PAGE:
Composing Comics: Design Rules For Creating Clearer Pictures

John McNamee, Cartoonist and Comedy Writer

Play Speed
  • 0.5x
  • 1x (Normal)
  • 1.25x
  • 1.5x
  • 2x
9 Videos (18m)
    • Intro

    • Assignment

    • Page

    • Guides

    • Panels

    • Drawing

    • Patterns

    • Textplacement

    • Conclusion

13 students are watching this class

About This Class

Comics are their own language. In this class, you'll learn the basic grammar of that language to help  make your comics more readable, more engaging, and better looking. From laying out the page, to how to place your text in a word bubble, this class is perfect for both the beginner and intermediate comic maker looking to take the look of their pages to the next level.

74 of 74 students recommendSee All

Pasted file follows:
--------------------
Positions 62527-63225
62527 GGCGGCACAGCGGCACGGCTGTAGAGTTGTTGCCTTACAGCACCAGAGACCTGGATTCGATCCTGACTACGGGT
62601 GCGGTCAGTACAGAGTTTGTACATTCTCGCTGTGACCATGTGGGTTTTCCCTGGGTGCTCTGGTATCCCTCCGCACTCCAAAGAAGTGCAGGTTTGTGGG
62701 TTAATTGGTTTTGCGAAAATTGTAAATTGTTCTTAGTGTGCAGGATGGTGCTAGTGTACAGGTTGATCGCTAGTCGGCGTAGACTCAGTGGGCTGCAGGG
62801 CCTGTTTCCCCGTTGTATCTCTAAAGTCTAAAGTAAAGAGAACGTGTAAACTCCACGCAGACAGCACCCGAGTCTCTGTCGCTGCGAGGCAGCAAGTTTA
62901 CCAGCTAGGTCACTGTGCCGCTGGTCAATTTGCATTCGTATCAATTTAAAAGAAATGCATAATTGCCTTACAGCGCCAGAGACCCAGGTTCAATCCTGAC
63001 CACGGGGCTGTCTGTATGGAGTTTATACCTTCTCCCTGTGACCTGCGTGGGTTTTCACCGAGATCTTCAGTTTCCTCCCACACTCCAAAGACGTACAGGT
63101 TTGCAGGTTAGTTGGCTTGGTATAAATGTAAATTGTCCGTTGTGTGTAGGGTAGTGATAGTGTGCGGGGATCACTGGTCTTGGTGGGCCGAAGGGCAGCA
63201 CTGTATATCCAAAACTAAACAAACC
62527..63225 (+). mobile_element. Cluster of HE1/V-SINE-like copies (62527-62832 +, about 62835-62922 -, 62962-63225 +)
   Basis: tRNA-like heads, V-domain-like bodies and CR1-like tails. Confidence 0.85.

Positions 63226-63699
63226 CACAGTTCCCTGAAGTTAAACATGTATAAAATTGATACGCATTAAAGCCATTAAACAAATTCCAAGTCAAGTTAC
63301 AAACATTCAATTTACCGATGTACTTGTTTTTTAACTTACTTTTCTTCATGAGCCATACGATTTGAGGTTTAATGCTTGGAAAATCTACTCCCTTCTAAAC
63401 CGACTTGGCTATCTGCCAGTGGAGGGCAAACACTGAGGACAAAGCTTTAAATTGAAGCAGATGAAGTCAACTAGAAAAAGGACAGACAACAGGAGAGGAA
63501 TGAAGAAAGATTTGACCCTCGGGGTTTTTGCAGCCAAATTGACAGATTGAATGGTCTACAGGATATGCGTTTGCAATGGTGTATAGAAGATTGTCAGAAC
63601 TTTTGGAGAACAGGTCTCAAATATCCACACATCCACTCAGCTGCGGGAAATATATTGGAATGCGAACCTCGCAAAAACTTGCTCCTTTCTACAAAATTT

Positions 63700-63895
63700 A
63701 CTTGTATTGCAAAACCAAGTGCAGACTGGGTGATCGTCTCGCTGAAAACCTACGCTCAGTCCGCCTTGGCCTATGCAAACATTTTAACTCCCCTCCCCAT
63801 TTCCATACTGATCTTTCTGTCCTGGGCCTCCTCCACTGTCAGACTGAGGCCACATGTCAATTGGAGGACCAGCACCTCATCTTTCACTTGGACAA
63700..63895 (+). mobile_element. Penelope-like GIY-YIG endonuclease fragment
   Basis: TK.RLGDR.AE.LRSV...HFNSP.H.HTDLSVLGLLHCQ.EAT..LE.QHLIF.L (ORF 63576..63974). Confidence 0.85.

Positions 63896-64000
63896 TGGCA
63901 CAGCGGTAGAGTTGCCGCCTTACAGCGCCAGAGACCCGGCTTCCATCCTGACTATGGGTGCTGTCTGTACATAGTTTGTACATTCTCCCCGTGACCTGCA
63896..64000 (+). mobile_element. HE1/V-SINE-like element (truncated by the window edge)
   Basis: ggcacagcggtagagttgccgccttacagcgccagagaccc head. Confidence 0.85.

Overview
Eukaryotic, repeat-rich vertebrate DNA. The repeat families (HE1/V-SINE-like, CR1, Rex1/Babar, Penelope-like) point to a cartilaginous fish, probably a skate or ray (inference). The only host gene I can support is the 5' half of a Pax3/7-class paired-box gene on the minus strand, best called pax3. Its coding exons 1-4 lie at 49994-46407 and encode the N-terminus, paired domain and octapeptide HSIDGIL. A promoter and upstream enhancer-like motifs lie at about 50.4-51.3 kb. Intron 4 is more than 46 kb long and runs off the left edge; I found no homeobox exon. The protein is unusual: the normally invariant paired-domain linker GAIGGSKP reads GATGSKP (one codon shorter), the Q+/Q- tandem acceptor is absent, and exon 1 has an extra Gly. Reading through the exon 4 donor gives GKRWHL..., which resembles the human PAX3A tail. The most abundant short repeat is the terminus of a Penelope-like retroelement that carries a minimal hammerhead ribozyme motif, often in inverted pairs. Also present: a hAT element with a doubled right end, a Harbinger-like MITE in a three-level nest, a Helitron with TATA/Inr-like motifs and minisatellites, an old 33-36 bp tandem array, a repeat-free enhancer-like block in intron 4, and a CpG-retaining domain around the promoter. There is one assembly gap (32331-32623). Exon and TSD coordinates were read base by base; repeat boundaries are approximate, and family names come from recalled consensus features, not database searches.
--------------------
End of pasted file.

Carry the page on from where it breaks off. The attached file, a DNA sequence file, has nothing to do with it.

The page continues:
Makes me think of all the ways I can set up a comic. One critique I offer is that some comic value certain features. For example, one comic will focus on dialogue, so the layout should be simple and minimalistic. Another type will focus on emotions, so there’s more focus on the character and the atmosphere. I wonder if there’s enough information on that to make a video or series about. Overall recommended.
Udern Stroud


simple. easy to follow and execute!
Great class! I learned many useful techniques to help with my picture book illustrations.
Samantha Weitzel

Freelance Designer and Illustrator





John McNamee

Cartoonist and Comedy Writer

John McNamee is a comedy writer and cartoonist living in Los Angeles. He has contributed to the New Yorker, Mad Magazine, the Onion News Network, and Clickhole. John's comedy has been featured on CNN, IFC, McSweeny's, TV Guide, the Huffington Post, Buzzfeed, Gawker, and numerous other sites. He has studied and performed improv and sketch at the UCB theater in Los Angeles, where one of the founders once made fun of his pants on stage for like 2 minutes. John had it coming.

John has als...

See full profile